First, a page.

This has created a new type of characters, what they call "Twinks". Twinks are characters which have not played the instances, but own the gear which can be bought at the auction house. A twink will not wear much of the gear that is "bind on pickup" - which means only the character that takes it off the body of the monster can use it - but instead have plenty of good "bind on equip" gear - things which can be bought.

Twinks are awarded the disgust of the noveau rich, the social climbers who want to have the status without the effort. But the strategy of twinking has one socially acceptable outlet: the twinking of level 19 characters solely for play in Warsong Gulch. A level 19 character has no access to the high level instances, and the cost of buying gear at that level is normally not higher than a level 60 main character can support easily. You don't need a raidgroup full of friends to run a level 19 character through an instance with correct gear for the level, all you need is a mate or two who agree to kill everything and let the lowbie loot the bosses. At the same time a twink can earn honour and reputation in the battleground far exeeding what the level 60 main character could make, and can through rank gain access to gear far better than the regular end-game dungeon sets.

These twinks do however have to work for it. They can be outfitted and assisted by a higher level character in order to gain access to otherwise very exclusive gear, but the very high activity level in one battleground is one thing WoW gold can not buy. In this context the derogatory concept "twink" becomes honorary, and while everybody hate meeting twinks in the battlegrounds, having them on our side is not a social stigma, but a nice convenience.

And this is why I blog. I was planning to write a blogpost about a blog reviewing goldbuyer sites and according to the writers affiliated with Blizzard, because I think it's really weird if Blizzard is an associate of a gold farmers' promotion site. Ended up somewhere entirely different though. And I put in the rel="nofollow" tag up there, here's to hoping it works. I am such a snob, I am not buying gold. Yet.

(Link fixed and NRK has, as far as I know, nothing to do with Blizzard, gold-farmers or the gaming industry in general.)

Net meeting at Schrødingers Katt

Tomorrow, Friday 27th of October between 11:00 and 12:00 I will be answering questions on computer game research in a "net meeting" organised by Schrødingers katt, the popular science program where I have been interviewed about The Truants, our game researchers' WoW guild. The program is on Norwegian broadcasting tonight, and you can find it online here. All in Norwegian, of course, but if you can figure out the interface I think I can deal with questions in English, too.


Somebody just had to do it, it is too good an opportunity for unlimited parody to let it pass: The Uncyclopedia wiki.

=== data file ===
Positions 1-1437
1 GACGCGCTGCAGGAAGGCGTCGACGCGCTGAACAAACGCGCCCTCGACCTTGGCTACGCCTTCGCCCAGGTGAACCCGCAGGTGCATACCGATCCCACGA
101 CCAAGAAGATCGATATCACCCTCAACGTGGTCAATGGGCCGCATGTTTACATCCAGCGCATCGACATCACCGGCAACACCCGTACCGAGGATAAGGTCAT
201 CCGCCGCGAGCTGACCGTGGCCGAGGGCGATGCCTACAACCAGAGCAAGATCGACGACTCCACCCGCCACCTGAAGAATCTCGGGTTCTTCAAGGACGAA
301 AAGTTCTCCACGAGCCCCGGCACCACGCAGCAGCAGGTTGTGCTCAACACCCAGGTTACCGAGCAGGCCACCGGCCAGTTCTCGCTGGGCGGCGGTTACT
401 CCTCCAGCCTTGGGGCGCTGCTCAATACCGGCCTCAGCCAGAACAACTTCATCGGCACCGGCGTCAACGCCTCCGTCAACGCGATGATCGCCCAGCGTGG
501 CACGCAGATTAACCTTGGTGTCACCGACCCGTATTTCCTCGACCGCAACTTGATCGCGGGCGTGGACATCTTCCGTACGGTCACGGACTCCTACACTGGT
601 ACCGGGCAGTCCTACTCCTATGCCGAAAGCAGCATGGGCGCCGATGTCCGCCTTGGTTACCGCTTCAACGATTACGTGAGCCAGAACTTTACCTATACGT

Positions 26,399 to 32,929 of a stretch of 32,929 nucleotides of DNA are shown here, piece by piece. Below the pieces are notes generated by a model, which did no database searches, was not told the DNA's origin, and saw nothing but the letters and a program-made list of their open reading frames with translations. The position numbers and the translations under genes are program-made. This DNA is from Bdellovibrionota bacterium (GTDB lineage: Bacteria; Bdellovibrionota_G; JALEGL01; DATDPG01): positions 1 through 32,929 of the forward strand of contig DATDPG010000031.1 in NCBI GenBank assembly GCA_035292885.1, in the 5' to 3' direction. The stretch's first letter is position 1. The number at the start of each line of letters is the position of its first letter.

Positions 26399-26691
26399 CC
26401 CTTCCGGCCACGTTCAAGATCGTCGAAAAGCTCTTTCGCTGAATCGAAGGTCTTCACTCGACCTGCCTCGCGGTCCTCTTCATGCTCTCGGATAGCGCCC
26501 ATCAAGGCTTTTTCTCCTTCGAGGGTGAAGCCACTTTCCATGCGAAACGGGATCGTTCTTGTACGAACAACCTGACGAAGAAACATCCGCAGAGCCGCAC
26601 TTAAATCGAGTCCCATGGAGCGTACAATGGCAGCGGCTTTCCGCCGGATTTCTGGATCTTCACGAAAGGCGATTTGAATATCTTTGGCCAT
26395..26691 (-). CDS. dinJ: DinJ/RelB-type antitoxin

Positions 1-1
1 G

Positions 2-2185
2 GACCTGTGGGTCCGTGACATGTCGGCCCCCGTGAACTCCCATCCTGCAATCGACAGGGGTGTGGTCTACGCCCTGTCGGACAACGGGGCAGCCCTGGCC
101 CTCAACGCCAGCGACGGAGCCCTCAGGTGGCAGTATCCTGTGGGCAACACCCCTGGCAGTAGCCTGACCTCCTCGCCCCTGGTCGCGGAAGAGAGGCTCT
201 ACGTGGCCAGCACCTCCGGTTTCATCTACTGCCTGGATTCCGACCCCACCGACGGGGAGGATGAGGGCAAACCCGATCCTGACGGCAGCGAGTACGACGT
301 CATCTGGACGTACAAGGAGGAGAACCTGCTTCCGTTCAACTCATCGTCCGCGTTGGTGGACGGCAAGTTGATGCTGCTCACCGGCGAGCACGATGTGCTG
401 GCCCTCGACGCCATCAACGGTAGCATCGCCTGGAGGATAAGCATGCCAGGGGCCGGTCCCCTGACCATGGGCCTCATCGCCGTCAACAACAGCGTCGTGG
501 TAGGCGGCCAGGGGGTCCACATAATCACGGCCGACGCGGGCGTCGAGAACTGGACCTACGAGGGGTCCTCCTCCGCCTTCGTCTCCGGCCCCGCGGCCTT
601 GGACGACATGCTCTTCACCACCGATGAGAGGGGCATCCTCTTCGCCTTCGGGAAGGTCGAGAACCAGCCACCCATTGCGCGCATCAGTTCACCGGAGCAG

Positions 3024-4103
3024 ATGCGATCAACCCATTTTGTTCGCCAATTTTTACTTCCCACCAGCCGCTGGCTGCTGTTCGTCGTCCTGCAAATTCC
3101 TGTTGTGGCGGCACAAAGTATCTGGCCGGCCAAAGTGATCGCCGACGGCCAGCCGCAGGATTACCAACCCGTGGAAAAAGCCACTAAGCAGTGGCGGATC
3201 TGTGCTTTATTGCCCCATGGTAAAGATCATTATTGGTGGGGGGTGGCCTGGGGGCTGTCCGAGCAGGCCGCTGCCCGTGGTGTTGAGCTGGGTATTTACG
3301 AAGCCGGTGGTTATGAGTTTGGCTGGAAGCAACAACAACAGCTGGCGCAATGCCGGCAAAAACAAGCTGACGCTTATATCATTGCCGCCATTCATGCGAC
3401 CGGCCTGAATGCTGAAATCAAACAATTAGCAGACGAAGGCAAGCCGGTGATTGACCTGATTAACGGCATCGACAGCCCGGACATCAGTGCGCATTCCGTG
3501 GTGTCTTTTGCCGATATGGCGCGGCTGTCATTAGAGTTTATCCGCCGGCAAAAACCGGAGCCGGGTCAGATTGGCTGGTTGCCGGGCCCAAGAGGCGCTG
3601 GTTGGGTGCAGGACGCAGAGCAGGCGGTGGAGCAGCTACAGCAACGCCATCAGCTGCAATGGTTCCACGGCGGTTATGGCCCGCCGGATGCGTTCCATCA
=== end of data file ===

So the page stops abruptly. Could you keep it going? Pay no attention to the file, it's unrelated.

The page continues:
Tuesday, October 24, 2006

Torill on TV

Or is it my character who is the real main in that event?

Some weeks ago now, I spent a day with a television team from Schrødingers katt, a program on NRK mainly concerned with research. They were fascinated with the idea of The Truants, our guild of game researchers, and wanted to talk to me about game research and why somebody wanted to use a game as a base for academic networking, writing, lectures, discussions on methodology and ethics, and all the other stuff we do in between playing and studying the game.

They have edited the day down to a few minutes, and these minutes will be on this Thursday, 26th of October 19:30 at NRK1. According to Eivind Grimsby Harr, the journalist, I will be presented kindly, but he did admit it would look like I am a nerd who lives totally in Cyberspace. A nice nerd, though, according to him. I'll just have to accept that.

And to emphasize my nerdiness, I have agreed to be available for a net meeting Friday 27th, between 11:00 and 12:00. I don't have the link to that yet.

Update Oct 25th: the part of the program with me in it is already online.

Monday, October 23, 2006


When media studies entered the Universities in Norway, for some reason it was approached as a practical subject. To understand the media we had to learn to produce something. We made bad movies exploring suspense, cutting techniques and directions in conveying movement, we wrote journalistic articles and we ran around with recorders for radio programs. All of this within the confines of the University, the tower of theory.

The idea of media studies as a practical subject was possible to adjust to the confines of theoretical academia until we did our main thesis - hovedfag, today the master's thesis. Here the formal requirements were however so strong and so thorough that there was no more room. For anybody to pass you had to meet the formal requirements, do the thesis as well as anybody else who chose not to have a practical production as part of their work, and at the same time produce the work. It was - and is - a course for those too stubborn or too stupid to make the clever choice. Somebody like me.

This problem is still very present in media education at the higher levels. At the level I teach it's not as problematic, because we have developed systems to test for many different types of skills. A student who makes great productions and can talk about it will be rewarded at one exam, while the student who is more theoretically minded will be rewarded at the next. This way it's also easier for the students to emphasise one or the other side of their skill, and they don't have to show it all in one big thesis.

For the master students at the universities this is still a problem though. There is and can't be such a controlled system for testing their skills, because the final production/thesis is still close to all important.

In the years that have passed since 1990, when I finished my main subject, I have encountered this problem over and over again. Students need advice on how to write a practice-oriented thesis, and assessors need to learn how to assess them. The advice I would like to try out is not nice, friendly and all-understanding though. Quite the opposite: It's strict, demands a lot of discipline from the students and imposes guidelines and rules on the assessors. It also begins and ends with theory. On the upside: It is based on the experiment, which is very much an accepted academic discipline.